Rainbowing is the process in which a dredging ship propels sand that has been claimed from the ocean floor in a high arc to a particular location. This is used for multiple purposes, ranging from building up a beach to prevent erosion to constructing new islands. The name is derived from the appearance of the arc, which closely resembles a brown-colored rainbow.
The process of rainbowing begins with the excavation of sediment, typically sand, from the seabed by a dredger. Dredgers excavate the sediment using mechanical or hydraulic methods or a combination of both. During the excavation process, large quantities of water are collected along with sediment creating a mixture called slurry. The slurry can then be utilised on-site or transported to where it will be deposited. The liquid characteristics of the slurry allow the dredger to transfer the slurry by ejecting it through the air in arcs.
The projection of slurry for beach nourishment and other dredging uses is achieved through the use of nozzles which affect the output and trajectory of the slurry.
The diameter of the nozzle affects the output of the dredger and the distance that the slurry is projected. Smaller diameters, for instance, have less flow leading to lower hourly output, but are able to project the slurry over a further distance due to a higher exit velocity. Jumbo dredgers today can easily achieve distances in excess of 150 metres, but at the cost of 30% extra discharge time.
Nozzles that are angled 30° from the horizontal are standard. Although 45° nozzle angles achieve longer distances from a ballistics perspective, 45° nozzles have been observed to create large craters. In addition, a high amount of sand flows back towards the dredger. 30° nozzles instead project the sand with a flatter trajectory, minimizing back flow while achieving a final distance comparable to that reached by a 45° nozzle.
Other methods of disposing and transferring the slurry include pumping the slurry through pipelines or using natural forces such as wave currents.
Since rainbowing transfers material by ejecting it through the air, the technique is useful for reclaiming areas that are too shallow for direct placement. In addition, rainbowing allows the dredger to dispose excavated sediment on-site. This is useful for dredging operations such as creating trenches since the dredger can simply cast the excavated sediment to the side as opposed to spending time dumping or transporting the collected sediment. This allows for a continuous trenching operation.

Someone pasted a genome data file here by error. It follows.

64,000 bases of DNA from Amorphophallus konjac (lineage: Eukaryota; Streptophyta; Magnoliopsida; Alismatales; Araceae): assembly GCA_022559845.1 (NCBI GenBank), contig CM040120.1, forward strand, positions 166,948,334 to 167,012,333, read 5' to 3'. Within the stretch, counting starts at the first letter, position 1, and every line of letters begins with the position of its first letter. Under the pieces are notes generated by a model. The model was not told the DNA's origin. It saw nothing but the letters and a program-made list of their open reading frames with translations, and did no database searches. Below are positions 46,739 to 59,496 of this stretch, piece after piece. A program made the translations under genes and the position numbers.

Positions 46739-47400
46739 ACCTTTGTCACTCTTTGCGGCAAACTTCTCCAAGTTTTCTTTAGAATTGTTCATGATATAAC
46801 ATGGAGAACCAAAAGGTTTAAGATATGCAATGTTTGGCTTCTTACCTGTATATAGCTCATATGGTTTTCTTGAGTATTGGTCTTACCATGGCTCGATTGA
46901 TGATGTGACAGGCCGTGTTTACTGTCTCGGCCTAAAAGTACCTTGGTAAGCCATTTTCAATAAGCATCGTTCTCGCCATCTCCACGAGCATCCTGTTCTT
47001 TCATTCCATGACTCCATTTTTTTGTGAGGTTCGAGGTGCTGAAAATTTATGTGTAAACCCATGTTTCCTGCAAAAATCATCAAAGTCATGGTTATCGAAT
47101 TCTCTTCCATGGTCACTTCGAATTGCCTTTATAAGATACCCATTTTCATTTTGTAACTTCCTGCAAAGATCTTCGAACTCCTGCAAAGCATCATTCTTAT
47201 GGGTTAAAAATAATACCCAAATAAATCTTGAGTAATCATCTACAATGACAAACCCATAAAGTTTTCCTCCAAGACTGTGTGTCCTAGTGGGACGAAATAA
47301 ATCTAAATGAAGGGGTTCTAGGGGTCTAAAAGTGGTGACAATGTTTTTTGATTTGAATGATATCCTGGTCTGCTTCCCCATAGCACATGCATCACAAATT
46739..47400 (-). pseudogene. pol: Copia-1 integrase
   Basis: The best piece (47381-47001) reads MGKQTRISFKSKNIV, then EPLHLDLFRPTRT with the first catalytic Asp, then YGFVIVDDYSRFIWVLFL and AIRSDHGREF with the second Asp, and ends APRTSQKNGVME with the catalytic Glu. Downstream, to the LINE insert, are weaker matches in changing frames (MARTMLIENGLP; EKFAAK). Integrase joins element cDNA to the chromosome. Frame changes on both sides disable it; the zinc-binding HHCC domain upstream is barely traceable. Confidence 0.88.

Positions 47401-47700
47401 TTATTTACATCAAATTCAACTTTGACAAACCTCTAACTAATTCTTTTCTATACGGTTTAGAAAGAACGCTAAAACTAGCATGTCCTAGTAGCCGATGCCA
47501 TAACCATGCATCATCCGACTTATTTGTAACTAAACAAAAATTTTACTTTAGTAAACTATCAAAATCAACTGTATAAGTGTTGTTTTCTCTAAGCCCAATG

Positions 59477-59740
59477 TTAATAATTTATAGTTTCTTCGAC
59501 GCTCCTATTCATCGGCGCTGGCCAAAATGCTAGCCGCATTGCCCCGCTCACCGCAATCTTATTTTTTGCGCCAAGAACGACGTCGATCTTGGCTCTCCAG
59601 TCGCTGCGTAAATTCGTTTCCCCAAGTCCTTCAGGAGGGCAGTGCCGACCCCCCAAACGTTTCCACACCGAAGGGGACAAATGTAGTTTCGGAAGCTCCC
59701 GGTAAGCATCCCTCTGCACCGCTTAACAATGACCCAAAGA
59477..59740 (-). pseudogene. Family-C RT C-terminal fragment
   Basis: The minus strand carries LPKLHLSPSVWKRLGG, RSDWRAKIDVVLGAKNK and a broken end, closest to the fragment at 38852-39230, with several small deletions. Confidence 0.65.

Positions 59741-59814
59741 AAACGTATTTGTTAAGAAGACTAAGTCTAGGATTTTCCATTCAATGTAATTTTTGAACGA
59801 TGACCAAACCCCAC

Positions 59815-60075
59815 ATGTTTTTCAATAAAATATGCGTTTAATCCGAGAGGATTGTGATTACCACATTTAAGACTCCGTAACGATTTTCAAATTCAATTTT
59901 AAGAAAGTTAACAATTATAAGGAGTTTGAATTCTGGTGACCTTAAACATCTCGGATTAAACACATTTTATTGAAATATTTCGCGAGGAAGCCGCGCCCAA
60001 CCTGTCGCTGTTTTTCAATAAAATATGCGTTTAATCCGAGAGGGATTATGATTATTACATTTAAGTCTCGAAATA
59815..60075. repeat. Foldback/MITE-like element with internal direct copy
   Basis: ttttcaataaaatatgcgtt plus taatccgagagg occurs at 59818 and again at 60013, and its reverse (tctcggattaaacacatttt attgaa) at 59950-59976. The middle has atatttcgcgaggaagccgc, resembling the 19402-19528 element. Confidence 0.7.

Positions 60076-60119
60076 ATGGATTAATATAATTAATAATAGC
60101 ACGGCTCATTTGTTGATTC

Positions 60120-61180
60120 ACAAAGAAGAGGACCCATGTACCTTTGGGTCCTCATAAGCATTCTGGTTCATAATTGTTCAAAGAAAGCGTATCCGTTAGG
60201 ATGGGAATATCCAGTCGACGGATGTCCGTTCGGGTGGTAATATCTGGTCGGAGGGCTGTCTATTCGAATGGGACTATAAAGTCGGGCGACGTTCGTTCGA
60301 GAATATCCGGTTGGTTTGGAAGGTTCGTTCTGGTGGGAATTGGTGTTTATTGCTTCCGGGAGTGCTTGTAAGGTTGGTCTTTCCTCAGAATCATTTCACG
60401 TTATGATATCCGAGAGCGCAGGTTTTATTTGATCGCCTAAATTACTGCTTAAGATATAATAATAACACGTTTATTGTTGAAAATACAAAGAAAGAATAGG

Rainbowing, along with other dredging and reclamation methods, has various effects on the environment apart from vastly changing its geographical structure.
Throughout the dredging and nourishment process, plumes of fine sediment, which can take longer to settle, can remain suspended in the water for long periods of time. These clouds of fine sediment can have adverse effects on the ecosystem, asphyxiating fish and other fauna as well as blocking sunlight. As organisms die, the water becomes toxic as decomposed organic materials raise hydrogen sulfide levels. In such cases, it is often impossible for an ecosystem to revive. It often takes a couple years for the ecosystem to recover, when recovery does occur. In addition, coral can be removed or become buried by the sediment.
- Van de Velde, Marc (March 2008). "Rainbowing". Retrieved 2013-02-04.
- Dredging: the Facts (PDF). WODA,IADC,PIANC,IAPH. 2005. ISBN 90-75254-11-3. Retrieved 2013-02-04.
- Linham, Matthew M.; Nicholls, Robert J. "Beach nourishment". Retrieved 2013-02-04.
- PIANC EnviCom Working Group 108 (2010). Dredging and Port Construction Around Coral Reefs. Issue 108 of PIANC report. PIANC. ISBN 9782872231775. Retrieved 2013-02-04. pp. 17
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